Both UK manufacturing and services remain robust, but while survey data showed on Monday that manufacturing output is still expanding, growth in the dominant services sector is slowing.
Although the data pitched the two segments of UK business activity in contrast, analysts said they still expected growth in the second quarter to pick up after a disappointing Q1.
Export growth lifts manufacturers
A quarterly survey compiled by the Engineering Employers' Federation (EEF) showed that exports were up, recruitment in the manufacturing sector was flourishing and companies were upbeat about the prospects for the rest of the year.
Demand from European markets was particularly strong as three-fifths of the companies surveyed reported an upturn in exports to the Continent.
Confidence rose about future growth prospects, prompting EEF to raise its manufacturing growth forecasts for 2017 and 2018.
"It's very encouraging that UK manufacturers have positioned themselves to capitalise on the windfall of a competitive pound and resurgent world economy," said EEF chief economist Lee Hopely.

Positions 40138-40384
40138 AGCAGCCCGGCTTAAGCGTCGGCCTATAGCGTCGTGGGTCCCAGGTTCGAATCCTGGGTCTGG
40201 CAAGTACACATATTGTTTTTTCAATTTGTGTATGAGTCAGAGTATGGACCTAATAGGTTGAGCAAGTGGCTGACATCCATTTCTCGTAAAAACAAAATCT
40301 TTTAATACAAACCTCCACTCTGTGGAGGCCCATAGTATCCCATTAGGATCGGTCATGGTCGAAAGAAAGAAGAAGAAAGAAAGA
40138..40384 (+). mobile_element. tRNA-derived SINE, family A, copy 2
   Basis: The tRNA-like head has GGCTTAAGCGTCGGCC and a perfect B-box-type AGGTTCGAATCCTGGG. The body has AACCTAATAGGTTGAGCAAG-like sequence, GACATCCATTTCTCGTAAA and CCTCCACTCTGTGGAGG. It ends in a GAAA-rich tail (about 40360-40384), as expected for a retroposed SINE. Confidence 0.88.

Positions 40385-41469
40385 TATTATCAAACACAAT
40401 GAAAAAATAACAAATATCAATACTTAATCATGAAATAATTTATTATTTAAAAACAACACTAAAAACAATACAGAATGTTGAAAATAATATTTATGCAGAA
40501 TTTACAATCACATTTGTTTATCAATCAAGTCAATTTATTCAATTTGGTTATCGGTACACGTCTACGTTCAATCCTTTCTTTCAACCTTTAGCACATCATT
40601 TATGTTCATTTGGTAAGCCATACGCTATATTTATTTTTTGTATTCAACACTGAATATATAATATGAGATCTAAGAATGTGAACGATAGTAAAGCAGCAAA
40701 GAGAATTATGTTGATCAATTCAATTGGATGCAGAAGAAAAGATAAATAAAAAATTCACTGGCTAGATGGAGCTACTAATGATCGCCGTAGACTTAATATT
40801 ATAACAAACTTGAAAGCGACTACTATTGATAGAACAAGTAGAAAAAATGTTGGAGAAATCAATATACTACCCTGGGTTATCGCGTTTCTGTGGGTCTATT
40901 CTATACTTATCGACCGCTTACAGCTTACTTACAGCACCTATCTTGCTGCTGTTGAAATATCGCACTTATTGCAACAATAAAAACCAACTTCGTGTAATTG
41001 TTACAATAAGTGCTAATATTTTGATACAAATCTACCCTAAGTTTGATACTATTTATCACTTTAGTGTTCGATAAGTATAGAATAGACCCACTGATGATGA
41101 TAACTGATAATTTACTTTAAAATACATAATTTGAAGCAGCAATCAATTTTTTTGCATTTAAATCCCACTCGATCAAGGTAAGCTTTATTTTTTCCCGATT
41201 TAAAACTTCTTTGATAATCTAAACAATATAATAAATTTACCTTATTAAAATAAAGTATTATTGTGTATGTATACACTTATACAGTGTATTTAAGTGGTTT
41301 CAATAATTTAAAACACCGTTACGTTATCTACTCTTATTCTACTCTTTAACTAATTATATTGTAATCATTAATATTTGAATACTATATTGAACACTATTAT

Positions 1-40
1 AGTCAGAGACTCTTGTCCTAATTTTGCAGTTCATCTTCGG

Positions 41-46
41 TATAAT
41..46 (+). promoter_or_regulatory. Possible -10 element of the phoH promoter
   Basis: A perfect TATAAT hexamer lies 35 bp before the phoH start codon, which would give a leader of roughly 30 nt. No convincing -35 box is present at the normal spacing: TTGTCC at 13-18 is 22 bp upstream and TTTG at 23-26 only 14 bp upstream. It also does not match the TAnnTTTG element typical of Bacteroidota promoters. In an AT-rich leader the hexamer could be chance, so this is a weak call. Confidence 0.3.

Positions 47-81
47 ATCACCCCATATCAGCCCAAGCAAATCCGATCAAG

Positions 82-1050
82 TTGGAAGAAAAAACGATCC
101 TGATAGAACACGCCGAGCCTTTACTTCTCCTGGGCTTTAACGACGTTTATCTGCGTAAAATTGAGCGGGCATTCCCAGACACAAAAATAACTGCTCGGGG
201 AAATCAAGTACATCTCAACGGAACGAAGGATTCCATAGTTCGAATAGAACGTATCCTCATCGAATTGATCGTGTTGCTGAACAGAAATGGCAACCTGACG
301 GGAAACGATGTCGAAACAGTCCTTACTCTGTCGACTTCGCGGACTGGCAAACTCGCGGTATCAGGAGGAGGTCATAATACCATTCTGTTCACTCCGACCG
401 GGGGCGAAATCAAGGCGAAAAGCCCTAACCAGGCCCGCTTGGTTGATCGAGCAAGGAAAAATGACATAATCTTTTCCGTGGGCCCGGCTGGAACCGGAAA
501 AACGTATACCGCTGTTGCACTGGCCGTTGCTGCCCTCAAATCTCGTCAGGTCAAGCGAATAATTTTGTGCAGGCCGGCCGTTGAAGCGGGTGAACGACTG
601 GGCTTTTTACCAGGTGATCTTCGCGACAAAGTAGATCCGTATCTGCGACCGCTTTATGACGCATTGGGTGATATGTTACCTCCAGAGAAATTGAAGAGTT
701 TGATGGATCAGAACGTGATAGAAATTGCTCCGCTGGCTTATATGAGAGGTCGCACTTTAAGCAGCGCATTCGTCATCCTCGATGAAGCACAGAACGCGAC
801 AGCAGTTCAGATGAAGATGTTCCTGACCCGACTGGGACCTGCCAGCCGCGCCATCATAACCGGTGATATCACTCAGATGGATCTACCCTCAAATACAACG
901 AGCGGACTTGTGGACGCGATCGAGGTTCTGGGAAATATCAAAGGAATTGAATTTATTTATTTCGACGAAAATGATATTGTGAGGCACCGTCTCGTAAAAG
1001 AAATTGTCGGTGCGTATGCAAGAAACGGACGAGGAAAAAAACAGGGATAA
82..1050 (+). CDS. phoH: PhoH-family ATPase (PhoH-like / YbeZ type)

Service sector growth slows
In contrast, UK service sector growth slowed more than expected in May, according to a survey of British purchasing managers by IHS Markit.
Services PMI slowed to 53.8 in May, down from 55.8 in April and lower than the 55 forecast in a poll of economists. A figure above 50 indicates the sector is expanding.
While the survey indicated solid employment growth in Britain's service industries, companies appeared to be turning cautious about the outlook, weighed by concerns over Brexit and weaker household spending.
Consumer-facing companies reported the slowest growth, while the strongest expansions were in financial services and transport and communications.
Forecasts for Q2 remain buoyant
Despite the slowing in services growth, analysts said the data were consistent with expectations of economic acceleration in the second quarter following a disappointing Q1.
"Although posing some downside risks, the PMI data suggest that the three months to June should see GDP growth accelerate from the disappointing 0.2% expansion seen in the first quarter," said IHS Markit economist Chris Williamson.
He added: "Our current forecast is for 0.4% GDP growth in the second quarter."
Sterling flat ahead of polls
The pound was little moved against the dollar, staying flat at $1.2891, but was 0.2% higher against the euro at €1.1445.
"Despite falling short of expectations, the survey still points to a rebound in GDP for the second quarter," said Jake Trask, research director at OFX.
He added: "The reaction by sterling was fairly muted as all eyes are firmly on Thursday’s general election."